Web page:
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Irrigation of the wounds in open fractures

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Modern principles for the treatment of open fractures include stabilisation of the bone and management of the soft tissues. Wound debridement and irrigation is thought to be the mainstay in reducing the incidence of infection. Although numerous studies on animals and humans have focused on the type of irrigation performed, little is known of the factors which influence irrigation. This paper evaluates the evidence, particularly with regard to additives and the mode of delivery of irrigation fluid.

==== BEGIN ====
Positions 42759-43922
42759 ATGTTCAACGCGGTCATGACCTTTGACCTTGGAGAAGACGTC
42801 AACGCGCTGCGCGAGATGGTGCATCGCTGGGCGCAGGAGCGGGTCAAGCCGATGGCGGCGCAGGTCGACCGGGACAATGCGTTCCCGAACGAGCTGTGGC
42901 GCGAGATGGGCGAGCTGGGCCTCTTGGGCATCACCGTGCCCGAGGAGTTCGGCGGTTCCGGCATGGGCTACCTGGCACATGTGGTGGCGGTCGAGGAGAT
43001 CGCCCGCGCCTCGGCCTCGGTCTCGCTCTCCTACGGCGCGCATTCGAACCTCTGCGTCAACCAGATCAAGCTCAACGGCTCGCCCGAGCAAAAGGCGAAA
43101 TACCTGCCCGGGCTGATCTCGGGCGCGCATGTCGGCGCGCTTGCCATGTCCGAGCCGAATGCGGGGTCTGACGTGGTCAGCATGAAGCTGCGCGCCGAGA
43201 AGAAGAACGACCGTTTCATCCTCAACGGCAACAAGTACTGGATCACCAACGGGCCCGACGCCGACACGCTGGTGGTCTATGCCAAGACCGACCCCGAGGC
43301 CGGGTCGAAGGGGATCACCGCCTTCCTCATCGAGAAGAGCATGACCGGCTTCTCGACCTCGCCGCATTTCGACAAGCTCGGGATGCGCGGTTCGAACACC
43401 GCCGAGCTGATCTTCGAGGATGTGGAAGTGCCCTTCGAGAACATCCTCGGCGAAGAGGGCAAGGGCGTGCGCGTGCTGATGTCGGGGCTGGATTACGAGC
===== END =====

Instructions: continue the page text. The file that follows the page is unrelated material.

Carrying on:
Normal saline should be used and although many antiseptics and antibiotics have been employed, no consensus has been reached as to the ideal additive. Despite the advocates of high-pressure methods highlighting the improved dilutional ability of such techniques, the results are inconclusive and these irrigation systems are not without complications.

New systems for debridement are currently being investigated, and an ideal method has yet to be determined.

Correspondence should be sent to Professor P. V. Giannoudis; e-mail: pgiannoudi@aol.com

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